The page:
Stop The Clock

Written by Robert Lowe 

The US Department of Labor (DOL) has “stopped the clock” on many employee benefit plan deadlines during the period starting March 1, 2020 and ending 60 days after the end of the COVID-19 National Emergency (referred to by the DOL as the “Outbreak Period”), including the following:

  • 60-day period for an employer to provide notice of the right to elect continuation of health coverage under COBRA
  • 60-day period for a plan participant to elect continuation of health coverage under COBRA
  • 45- or 30-day period for a plan participant to pay for COBRA coverage
  • Applicable plan period for filing claims for benefits
  • 180-day period for appealing denials of claims for benefits
  • 30- or 60-day period for a plan participant to seek special enrollment when someone loses other plan coverage or adds a spouse or dependent

At the present time we don’t know when the National Emergency will end so we don’t know when the Outbreak Period will end. So, as of now, all of the deadlines referred to above are suspended.

There are many open issues under this guidance and this post provides only a brief summary of the guidance.  However, it seems clear that participants who experience a COBRA qualifying event, such as a termination of employment or reduction in hours that would  otherwise terminate coverage,  will be able to elect COBRA coverage at any time up to 60 days after the end of the Outbreak Period.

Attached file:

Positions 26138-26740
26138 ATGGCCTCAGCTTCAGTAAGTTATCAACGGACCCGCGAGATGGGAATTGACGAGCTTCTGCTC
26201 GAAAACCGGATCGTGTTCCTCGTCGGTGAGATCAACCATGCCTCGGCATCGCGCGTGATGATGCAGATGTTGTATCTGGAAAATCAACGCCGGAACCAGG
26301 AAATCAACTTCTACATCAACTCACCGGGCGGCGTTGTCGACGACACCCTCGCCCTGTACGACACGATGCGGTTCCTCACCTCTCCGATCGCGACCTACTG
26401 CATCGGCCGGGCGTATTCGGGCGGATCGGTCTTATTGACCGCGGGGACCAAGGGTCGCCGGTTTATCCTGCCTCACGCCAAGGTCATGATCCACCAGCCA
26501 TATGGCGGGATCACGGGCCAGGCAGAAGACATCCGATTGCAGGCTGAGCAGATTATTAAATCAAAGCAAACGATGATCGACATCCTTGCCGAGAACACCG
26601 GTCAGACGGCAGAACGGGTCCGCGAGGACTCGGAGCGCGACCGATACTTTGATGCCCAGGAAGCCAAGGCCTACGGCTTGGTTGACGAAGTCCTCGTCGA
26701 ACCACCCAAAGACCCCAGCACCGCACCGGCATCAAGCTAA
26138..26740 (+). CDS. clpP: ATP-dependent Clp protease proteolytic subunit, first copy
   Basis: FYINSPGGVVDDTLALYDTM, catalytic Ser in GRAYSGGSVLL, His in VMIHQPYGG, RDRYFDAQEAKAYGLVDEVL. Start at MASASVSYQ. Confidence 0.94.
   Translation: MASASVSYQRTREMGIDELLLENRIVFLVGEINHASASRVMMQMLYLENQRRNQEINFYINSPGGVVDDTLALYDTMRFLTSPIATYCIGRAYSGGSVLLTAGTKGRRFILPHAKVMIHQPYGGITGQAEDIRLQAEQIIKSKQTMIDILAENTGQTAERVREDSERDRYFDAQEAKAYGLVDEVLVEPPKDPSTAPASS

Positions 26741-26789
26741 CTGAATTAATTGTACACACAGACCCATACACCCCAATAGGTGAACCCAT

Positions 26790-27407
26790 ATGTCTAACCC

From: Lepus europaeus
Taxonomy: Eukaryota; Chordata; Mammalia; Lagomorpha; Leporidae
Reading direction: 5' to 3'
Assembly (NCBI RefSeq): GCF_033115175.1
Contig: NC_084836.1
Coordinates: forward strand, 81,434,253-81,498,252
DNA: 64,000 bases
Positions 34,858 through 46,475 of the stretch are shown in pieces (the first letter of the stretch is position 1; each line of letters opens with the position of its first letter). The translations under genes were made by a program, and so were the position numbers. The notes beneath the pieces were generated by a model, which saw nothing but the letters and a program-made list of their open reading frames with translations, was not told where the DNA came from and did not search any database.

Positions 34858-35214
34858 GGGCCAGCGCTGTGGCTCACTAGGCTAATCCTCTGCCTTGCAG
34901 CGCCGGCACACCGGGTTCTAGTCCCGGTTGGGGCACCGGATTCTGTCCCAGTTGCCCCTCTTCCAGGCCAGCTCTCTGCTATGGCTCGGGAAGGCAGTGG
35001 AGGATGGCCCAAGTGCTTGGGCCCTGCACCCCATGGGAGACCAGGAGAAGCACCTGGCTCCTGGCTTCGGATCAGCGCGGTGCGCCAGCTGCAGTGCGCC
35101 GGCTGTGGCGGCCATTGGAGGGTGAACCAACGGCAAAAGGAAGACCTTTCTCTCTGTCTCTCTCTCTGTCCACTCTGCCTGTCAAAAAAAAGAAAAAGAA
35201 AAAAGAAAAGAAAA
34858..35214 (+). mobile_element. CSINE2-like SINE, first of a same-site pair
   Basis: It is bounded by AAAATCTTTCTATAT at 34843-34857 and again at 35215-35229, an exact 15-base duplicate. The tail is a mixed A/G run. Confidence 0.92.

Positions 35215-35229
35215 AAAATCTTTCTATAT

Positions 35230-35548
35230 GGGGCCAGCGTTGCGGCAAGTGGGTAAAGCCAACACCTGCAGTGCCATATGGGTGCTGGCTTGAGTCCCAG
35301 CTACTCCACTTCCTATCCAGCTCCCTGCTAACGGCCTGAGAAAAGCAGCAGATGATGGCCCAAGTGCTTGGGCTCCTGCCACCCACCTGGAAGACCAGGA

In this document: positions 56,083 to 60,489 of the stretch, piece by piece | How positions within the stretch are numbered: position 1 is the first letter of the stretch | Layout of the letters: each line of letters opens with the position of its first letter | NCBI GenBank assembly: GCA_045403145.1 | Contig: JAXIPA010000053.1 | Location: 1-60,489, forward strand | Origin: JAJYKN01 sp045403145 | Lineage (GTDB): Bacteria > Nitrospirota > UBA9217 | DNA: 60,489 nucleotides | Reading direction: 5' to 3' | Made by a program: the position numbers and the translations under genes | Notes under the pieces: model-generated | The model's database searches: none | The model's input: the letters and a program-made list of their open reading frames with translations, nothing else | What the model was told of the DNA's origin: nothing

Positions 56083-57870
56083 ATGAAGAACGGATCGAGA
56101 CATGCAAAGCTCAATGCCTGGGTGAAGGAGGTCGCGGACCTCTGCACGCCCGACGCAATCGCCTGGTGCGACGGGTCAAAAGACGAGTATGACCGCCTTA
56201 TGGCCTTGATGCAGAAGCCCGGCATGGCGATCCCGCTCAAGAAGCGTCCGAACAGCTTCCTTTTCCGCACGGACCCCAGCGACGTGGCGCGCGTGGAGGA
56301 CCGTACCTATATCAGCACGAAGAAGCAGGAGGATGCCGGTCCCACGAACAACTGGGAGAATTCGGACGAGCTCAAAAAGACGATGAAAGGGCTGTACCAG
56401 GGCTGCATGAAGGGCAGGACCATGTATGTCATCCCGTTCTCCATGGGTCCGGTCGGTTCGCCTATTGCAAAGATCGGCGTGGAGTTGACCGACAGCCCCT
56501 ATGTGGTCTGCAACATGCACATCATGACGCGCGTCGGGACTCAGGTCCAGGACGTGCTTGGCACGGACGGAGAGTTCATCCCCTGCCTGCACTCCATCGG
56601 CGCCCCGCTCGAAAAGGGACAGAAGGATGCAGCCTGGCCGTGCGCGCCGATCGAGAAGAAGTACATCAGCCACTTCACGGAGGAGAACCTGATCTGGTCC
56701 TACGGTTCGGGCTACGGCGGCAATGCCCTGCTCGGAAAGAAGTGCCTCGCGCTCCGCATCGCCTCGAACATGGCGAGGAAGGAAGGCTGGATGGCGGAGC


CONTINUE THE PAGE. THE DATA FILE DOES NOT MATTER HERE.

If someone elects COBRA during the Outbreak Period or is already on COBRA during the Outbreak Period they may defer making COBRA premium payments until either 45 days or 30 days after the end of the Outbreak Period depending on when the initial election was made.

If the participant elects and pays for the coverage, the Plan must provide benefits retroactively for period for which coverage is elected and paid.    This effectively allows plan participants to see if they incur claims that would make election of COBRA desirable and then elect and pay for the coverage retroactively.

Also, any period for making benefit claims and appeals that would otherwise start during the Outbreak Period does not begin to run until the end of the Outbreak Period.   For example, if a claim is denied today, the 180-day period for filing an appeal would not begin running until the end of the Outbreak Period.    If the claim was denied less than 180 days before March 1, 2020, the period for appealing the denial is suspended during the Outbreak Period.

The DOL also announced that plan sponsors will have relaxed deadlines for providing notices and disclosures that otherwise would have to be provided during the Outbreak Period, if “the plan and responsible fiduciary act in good faith and furnish the notice, disclosure, or document as soon as administratively practicable under the circumstances. Good faith acts include use of electronic alternative means of communicating with plan participants and beneficiaries who the plan fiduciary reasonably believes have effective access to electronic means of communication, including email, text messages, and continuous access websites.”

This provision will give plan sponsors additional flexibility if they are unable to satisfy a deadline to provide a required document such as a benefit statement, a Summary Plan Description or Summary of Material Modifications if plan terms are changed.   It also allows for greater use of electronic distribution of required documents than is otherwise permissible under existing regulations.

 

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